Karl Llewellyn was America's leading legal realist, academic law reformer, and contract law theorist. There are extensive analyses of Llewellyn's performance as a realist and reformer, but his contracts scholarship, written between 1925 and 1940, has not been seriously analyzed. 1 As an example, William Twining's famous study answered the question of what of Llewellyn should be read today as follows: "A number of essays on specific topics are still of value, and this is particularly the case with most of the articles on contract and commercial law of the middle period." But Twining did not analyze ...


Fear And Fairness In The City: Criminal Enforcement And Community Perceptions Of Fairness, Richard R.W. Brooks Jan 2000

Fear And Fairness In The City: Criminal Enforcement And Community Perceptions Of Fairness, Richard R.W. Brooks

Faculty Scholarship Series

Blacks in central city neighborhoods are more likely than any other group to perceive crime as a problem. They have the highest rates of violent crimes victimization and they are seven times more likely to be murdered than whites. Grim statistics like these, along with impassioned personal accounts of violent encounters and heroic daily efforts to avoid such encounters, have led race and criminal law scholars, such as Randall Kennedy, to express a seemingly natural though unconventional claim: Frustrated and overwhelmed by gangs, drugs and crime, blacks in high-crime neighborhoods welcome disproportionately tough criminal sanctions and expanded police discretion. This ...


Can Law Schools Teach Students To Do Good? Legal Education And The Future Of Legal Services For The Poor, Stephen Wizner Jan 2000

Can Law Schools Teach Students To Do Good? Legal Education And The Future Of Legal Services For The Poor, Stephen Wizner

Faculty Scholarship Series

Is it possible for law schools to teach students to do good? Should they try? Do law schools have a role to play in addressing the crisis in legal services for the poor? If so, what role?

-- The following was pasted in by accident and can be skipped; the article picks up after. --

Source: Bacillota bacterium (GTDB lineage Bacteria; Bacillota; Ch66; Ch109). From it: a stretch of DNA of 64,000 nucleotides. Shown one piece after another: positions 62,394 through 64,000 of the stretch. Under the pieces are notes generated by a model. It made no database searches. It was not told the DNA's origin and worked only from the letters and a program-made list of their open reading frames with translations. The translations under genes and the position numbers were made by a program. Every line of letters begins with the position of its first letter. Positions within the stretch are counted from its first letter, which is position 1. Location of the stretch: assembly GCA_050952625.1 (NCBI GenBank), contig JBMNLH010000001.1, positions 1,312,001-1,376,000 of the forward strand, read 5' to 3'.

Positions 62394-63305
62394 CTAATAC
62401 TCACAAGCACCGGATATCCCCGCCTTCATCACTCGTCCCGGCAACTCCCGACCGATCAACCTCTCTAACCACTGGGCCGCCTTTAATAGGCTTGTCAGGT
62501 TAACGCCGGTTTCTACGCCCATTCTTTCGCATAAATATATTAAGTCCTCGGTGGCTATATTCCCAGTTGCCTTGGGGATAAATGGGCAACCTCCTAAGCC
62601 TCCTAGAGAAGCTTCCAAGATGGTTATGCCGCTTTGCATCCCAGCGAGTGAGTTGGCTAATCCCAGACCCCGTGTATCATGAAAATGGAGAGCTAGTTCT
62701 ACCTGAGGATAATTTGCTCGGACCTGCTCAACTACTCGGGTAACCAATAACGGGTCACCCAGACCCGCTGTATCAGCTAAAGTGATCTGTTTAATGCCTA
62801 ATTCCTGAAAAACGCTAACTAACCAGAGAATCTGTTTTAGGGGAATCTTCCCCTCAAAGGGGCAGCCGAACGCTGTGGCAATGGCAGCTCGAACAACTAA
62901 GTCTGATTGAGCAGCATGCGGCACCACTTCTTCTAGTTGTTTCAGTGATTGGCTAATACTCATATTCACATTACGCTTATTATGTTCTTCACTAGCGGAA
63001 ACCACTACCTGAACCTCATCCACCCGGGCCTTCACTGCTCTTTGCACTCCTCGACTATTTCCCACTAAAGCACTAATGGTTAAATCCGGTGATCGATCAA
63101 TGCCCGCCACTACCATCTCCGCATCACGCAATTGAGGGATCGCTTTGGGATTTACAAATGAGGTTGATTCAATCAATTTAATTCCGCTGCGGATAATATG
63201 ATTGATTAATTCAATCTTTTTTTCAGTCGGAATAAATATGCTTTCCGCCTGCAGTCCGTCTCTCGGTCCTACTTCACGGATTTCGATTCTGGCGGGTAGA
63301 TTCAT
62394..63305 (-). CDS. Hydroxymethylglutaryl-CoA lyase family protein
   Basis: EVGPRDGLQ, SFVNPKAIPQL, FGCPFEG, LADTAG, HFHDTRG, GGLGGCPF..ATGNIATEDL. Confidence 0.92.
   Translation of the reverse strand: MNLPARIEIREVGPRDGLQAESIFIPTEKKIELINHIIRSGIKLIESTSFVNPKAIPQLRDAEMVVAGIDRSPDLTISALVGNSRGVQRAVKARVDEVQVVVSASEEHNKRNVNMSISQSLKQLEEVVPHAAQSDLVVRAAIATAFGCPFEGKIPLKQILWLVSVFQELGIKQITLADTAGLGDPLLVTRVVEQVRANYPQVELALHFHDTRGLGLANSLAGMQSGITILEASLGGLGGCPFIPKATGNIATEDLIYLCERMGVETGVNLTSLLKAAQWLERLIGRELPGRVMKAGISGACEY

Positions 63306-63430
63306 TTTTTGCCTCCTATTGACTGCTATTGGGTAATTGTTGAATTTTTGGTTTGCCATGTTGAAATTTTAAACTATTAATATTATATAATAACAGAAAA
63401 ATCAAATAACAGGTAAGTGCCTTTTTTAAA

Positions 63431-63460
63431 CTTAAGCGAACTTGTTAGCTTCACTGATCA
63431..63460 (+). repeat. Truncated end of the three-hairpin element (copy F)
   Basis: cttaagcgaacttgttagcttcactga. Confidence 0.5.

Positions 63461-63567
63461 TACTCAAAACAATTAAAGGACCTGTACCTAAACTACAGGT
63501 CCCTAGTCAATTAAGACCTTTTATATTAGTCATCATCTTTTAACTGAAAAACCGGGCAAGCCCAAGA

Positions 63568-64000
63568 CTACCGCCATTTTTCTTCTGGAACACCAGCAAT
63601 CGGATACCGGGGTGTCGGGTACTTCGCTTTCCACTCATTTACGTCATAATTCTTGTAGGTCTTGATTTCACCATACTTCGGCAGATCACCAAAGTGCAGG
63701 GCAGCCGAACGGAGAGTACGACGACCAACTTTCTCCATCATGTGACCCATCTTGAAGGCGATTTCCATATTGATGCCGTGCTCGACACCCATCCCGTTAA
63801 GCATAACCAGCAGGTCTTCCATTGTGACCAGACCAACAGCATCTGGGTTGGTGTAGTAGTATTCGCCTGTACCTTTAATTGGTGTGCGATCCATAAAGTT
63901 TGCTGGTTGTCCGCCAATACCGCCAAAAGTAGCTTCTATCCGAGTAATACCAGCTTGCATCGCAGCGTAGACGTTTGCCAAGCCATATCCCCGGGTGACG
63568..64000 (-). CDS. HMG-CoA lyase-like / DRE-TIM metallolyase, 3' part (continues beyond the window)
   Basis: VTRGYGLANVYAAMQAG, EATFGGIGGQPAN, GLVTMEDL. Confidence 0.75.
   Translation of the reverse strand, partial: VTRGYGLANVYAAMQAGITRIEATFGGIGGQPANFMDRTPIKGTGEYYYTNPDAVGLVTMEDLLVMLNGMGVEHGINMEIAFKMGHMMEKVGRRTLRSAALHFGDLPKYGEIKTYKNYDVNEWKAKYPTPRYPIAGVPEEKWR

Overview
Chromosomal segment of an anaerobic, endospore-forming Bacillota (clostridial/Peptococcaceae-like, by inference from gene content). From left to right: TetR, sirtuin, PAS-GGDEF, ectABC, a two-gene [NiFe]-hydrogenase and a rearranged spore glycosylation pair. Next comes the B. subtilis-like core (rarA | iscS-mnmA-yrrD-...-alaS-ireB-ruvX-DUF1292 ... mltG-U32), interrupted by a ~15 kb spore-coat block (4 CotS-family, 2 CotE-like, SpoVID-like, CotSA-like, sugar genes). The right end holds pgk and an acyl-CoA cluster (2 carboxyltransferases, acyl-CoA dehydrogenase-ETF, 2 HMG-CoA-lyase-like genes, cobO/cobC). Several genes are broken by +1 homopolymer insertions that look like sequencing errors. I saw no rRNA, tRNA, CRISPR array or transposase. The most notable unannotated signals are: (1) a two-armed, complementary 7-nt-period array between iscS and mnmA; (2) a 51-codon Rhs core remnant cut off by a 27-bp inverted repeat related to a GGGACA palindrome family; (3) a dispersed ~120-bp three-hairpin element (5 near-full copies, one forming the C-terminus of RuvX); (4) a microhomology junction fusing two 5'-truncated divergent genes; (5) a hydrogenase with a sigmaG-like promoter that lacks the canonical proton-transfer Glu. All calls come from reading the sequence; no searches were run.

Our society is one in which the great majority of citizens of modest means cannot afford the services of a lawyer in resolving their legal problems. A decade ago a national survey found that approximately eighty percent of the legal problems of the poor were handled without legal assistance. Surely, recent reductions and restrictions in government-funded legal services can only have made the ...


Building A Law-Abiding Society: Taking Public Views About Morality And The Legitimacy Of Legal Authorities Into Account When Formulating Substantive Law, Tom R. Tyler, John M. Darley Jan 2000

Building A Law-Abiding Society: Taking Public Views About Morality And The Legitimacy Of Legal Authorities Into Account When Formulating Substantive Law, Tom R. Tyler, John M. Darley

Faculty Scholarship Series

This Article argues that psychologists can make an important and fundamental contribution to the law by articulating the possibility of a law-abiding society, and by showing how such a society can be created and maintained. Such a contribution involves the application of psychological models of social values to our conceptions of how to effectively maintain the rule of law.


What Use Is John Rawls’ Theory Of Justice To Public International Law?, Lea Brilmayer Jan 2000

What Use Is John Rawls’ Theory Of Justice To Public International Law?, Lea Brilmayer

Faculty Scholarship Series

For the past thirty years lawyers and philosophers have from time to time wondered how to apply John Rawls' Theory of Justice to international relations. Now John Rawls has tried to do so himself, making the question even more pressing for those of us who care about international law. Rawls' own effort, and its deficiencies, make clear that it would be a bad idea to apply the ideas of his Theory of Justice to international relations. International lawyers and statesmen should leave Rawls' books on the shelf for philosophers.


America: The World’S Mediator?, Lea Brilmayer Jan 2000

America: The World’S Mediator?, Lea Brilmayer

Faculty Scholarship Series

The end of the Cold War brought about a substantial restructuring
ofmany aspects of the international political system,
including its method for managing disputes. Under the Cold
War's regime of bi-polarity, typically one of the "superpowers"
would line up behind one participant to the dispute and the
other "superpower" would line up behind the other. Bi-polarity
frustrated dispute resolution because each of the disputing
states would then have access to economic and military support,
to the friendship of a permanent member of the Security Council,
and to a network of alliances. The result, most commonly,
was deadlock. The end ...


Commentaries On Lea Brilmayer, Secession And Self-Determination: A Territorial Interpretation: One Decade Later, Lea Brilmayer Jan 2000